Manitoba consumers enjoy some of the lowest power rates in the developed world. The factors making this possible include favourable geography for hydro-electric development including large natural forebays, reliance on depreciated hydro-electric generation, and government supports such as provincial loan guarantees and earlier federal subsidies for north-south transmission. In recent years, government interference in the operation and oversight of Manitoba Hydro has threatened the province’s rate advantage.
Here is a review of recent initiatives of the previous NDP government, just voted out of office.
Our thesis is that political meddling justified on the grounds of fighting global warming has driven uneconomic investments that are driving up rates far faster than the rate of inflation.
The review is co-authored with Graham Lane, Chair of the advocacy group Manitoba Forward and for eight years chair of the Manitoba Public Utilities Board.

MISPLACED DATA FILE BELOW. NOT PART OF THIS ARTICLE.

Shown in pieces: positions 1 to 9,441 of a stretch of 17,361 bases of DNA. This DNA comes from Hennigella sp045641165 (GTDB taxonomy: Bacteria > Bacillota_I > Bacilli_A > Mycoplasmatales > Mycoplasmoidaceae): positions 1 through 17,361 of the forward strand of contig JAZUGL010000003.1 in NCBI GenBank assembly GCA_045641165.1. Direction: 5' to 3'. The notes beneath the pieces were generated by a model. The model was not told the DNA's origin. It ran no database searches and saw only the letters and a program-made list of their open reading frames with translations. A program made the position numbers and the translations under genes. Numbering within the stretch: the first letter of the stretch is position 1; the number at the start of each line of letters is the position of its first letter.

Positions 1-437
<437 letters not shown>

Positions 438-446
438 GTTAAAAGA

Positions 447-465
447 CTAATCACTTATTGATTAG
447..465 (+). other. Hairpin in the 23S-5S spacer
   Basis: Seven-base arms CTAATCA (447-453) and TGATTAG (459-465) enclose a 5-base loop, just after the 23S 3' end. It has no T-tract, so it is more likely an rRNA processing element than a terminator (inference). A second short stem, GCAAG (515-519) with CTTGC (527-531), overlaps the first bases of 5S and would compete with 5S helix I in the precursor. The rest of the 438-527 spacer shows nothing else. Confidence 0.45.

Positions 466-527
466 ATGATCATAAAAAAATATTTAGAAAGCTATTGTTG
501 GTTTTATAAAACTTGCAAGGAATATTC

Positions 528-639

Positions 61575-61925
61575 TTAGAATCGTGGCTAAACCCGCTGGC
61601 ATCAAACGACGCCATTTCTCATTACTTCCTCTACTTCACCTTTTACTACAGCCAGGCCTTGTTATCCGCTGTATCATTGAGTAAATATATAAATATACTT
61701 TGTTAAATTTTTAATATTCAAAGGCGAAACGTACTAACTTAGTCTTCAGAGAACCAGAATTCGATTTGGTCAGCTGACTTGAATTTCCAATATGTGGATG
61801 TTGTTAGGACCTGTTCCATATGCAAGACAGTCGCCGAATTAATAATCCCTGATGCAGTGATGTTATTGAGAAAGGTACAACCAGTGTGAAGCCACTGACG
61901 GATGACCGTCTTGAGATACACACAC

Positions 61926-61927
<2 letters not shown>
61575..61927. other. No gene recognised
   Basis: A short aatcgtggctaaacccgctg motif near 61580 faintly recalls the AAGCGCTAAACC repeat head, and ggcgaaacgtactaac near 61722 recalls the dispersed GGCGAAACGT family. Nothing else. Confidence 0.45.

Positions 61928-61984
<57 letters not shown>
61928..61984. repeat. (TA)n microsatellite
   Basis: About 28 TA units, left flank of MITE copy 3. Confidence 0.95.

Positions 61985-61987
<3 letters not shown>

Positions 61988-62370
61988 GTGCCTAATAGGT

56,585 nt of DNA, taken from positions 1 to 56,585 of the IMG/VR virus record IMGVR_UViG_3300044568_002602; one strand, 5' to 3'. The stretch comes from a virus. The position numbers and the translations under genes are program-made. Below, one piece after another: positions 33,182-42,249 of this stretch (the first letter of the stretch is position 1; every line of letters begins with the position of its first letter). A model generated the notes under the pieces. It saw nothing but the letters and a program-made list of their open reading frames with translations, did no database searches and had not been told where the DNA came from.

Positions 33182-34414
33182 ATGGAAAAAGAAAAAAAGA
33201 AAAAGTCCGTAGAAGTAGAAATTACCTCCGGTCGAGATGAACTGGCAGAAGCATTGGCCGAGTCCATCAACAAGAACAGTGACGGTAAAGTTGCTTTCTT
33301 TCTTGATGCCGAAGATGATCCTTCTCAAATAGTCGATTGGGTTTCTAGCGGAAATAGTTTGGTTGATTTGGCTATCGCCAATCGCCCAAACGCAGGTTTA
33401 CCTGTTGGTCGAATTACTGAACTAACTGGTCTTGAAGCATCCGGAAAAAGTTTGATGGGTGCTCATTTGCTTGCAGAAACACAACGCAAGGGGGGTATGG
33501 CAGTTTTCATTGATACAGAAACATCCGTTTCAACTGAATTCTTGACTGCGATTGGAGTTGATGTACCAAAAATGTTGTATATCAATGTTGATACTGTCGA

Without the encouragement of Peter Holle of the Frontier Centre for Public Policy, this project would not have come together.
There are already encouraging signs that the newly elected Conservative government in Manitoba is prepared to reconsider some of the most careless of the NDP’s spending plans for the Manitoba Hydro.
Manitoba Hydro’s descent in the vortex of government-directed waste to promote interest group politics, justified on the grounds of fighting global warming, has been part of a national trend that has crept into electricity policy in almost every corner of the country. Manitoba Hydro itself played a role in promoting this trend when it provided an enthusiastic endorsement for Muskrat Madness in Labrador in a report issued in February 2012. If the new government in Manitoba adopts a policy direction for Manitoba Hydro whereby the new purpose of the utility is to serve customers at lowest long-term cost consistent with providing reliable service, such a change in direction could have national implications.